The social facts of the condition of the world’s seafarers are a particularly appropriate topic for a would-be piece of public sociology. Part I of the Rime is concerned with the inadequacy of seafarer training, Part II with inspections of training establishments, Part III with the inadequate governance of the industry by national ship registries, Part IV with the exhaustion of crews consequent to the progressive reductions in crewing levels, Part V with the inadequate international regulation of crewing levels, and lastly Part VI is concerned with a possible partial remedy for these ills. Each of these will be examined in turn, but first it is necessary to address an emergent underlying theme in the Rime, namely the political economy of the globalised shipping industry.

The shipping industry underwent a rapid transformation in the late 1970s and 80s. The OPEC oil price rise caused a contraction in world trade volumes at the same time as the shipping industry was experiencing a rapid increase in carrying capacity; the result was a disastrous collapse in maritime freight rates and a wave of bankruptcies and mergers. Many of the new-builds had been financed by ship mortgages from financial institutions. When the mortgagees defaulted and ownership of the vessels reverted to the mortgage-holders, the latter found the second-hand or scrap values of the vessels to be so low that they resolved to continue with the operation of the vessels at a loss, leading to the growth of specialist international ship management companies operating fleets of vessels on behalf of a variety of transnational corporate owners (Lane 1986). The continuing market presence of these previously bankrupt vessels did little to assist industry recovery and very many operators sought to cut costs by ‘flagging out’ from traditional national maritime registries to the ‘open’ commercial registries such as Liberia and Panama (later joined by bizarre entrants such as Mongolia). Originally set-up between the wars by US interests to evade US shipping regulations, by the 1980s the open registries were attractive to ship operators who sought to exit from national collective bargaining agreements and employ cheaper seafarers from the new labour supply countries, like the Philippines. The new labour force was also casualised, with only some senior officers being retained on permanent contracts: junior officers and ratings would be contracted to serve for a ‘trip’, typically of between four and eight months.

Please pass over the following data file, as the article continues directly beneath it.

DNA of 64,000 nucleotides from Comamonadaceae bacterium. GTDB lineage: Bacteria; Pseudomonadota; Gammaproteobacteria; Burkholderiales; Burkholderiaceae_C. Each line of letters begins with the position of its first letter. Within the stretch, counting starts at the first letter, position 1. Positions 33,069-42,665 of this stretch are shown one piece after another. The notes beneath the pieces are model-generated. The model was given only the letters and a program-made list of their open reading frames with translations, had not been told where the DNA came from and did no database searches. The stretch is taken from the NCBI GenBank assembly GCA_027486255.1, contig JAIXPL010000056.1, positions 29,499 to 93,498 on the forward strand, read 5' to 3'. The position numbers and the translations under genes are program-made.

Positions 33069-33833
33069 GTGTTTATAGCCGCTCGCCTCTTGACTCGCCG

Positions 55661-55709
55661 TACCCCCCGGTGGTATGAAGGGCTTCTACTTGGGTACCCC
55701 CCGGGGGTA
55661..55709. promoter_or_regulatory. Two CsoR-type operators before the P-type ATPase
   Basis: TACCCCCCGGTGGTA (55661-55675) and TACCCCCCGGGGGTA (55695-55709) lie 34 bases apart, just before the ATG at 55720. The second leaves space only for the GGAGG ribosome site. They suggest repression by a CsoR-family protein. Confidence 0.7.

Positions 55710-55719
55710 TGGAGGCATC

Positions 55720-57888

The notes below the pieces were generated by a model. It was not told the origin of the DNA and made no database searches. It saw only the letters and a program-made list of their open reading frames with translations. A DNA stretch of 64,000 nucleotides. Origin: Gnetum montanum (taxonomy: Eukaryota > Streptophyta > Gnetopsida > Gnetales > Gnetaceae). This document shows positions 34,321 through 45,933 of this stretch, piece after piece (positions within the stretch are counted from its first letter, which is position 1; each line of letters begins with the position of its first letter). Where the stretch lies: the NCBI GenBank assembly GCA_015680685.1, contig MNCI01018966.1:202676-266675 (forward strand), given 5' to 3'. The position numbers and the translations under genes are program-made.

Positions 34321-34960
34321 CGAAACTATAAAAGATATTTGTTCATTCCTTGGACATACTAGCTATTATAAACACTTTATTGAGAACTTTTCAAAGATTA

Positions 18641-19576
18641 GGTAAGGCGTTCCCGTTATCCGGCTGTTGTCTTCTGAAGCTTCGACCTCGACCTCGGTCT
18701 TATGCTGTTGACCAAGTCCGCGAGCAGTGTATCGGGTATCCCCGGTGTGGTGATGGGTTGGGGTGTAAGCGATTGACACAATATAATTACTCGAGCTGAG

Just as separation was occurring between ownership and operators through the rise of ship management companies, so also separation now increasingly occurred between operators and employers, with the rise of specialist crewing agencies who would contract with operators to supply a crew with the required paper qualifications for a global sum for a given trip. However, the late-modern shipping industry is characterised by still more complexities: ship-operators and owners do not own the cargo – this is normally owned by the charterer; charterers and ship management companies can ‘re-let’ vessels to other charterers and ship managers; and vessel ownership can be hidden behind ‘single-ship’ companies and off-shore brass plates. As an illustration, when the tanker ‘Erika’ foundered in 1999 and polluted 400 km of the French coast, it was being re-let by an Italian ship management company (‘Panship’) to another operator (‘Amarship’), the main charterer (Totalfina) had re-let on a time charter to the Bahamas-based ‘Selmont International’, and the registered owner was a single-ship Maltese Company (‘Tevere Shipping’) although it ultimately emerged that the ‘beneficial owner’ was the London-based ship-owner Giuseppe Savarese, who had bought the 24-year-old tanker with a loan from the Bank of Scotland (OECD, 2001b: 30-33). Thus the shipping industry is a textbook example of the complex ‘global value chains’ identified by Gereffi et al. (2005) in their structural analysis of late-modern capitalist enterprise.

The sub-contractor/outsourcing principle, a characteristic of these global value chains, is strongly associated with casualisation of the labour force, and casualisation is in turn associated with reduced labour power (Bernstein, 1986). Part I of the Rime is intended to show how the outsourcing of labour may also impact on the quality of training. Forde and Mackenzie (Forde and MacKenzie, 2004; MacKenzie, 2000) documented this process in the UK construction and telecommunications industries, while the case of training in the global shipping industry was examined in Author (2009). The growth of employment agencies has been shown to be associated with segmented labour markets (cf. McDowell et al. 2008), and some crewing agencies will seek to position themselves as suppliers of high quality labour to blue riband companies, and some agencies will seek to guarantee the quality of their recruits with their own training centres. But other agencies will have no strong interest in the quality of the training received by their employees. Indeed, pressure from ship operators to supply them with ‘just-in-time’ qualified labour may encourage agencies to cut corners in securing necessary training. The structure of seafarer training varies cross-nationally and, in some of the new seafarer-supply countries (e.g. Indonesia), the cost of seafarer training is part-met by the State, but in most of the developing world (including the Philippines) the burden of training is largely borne by the seafarers and their families. And seafarers and their families are likely to prioritise low-cost over quality of training.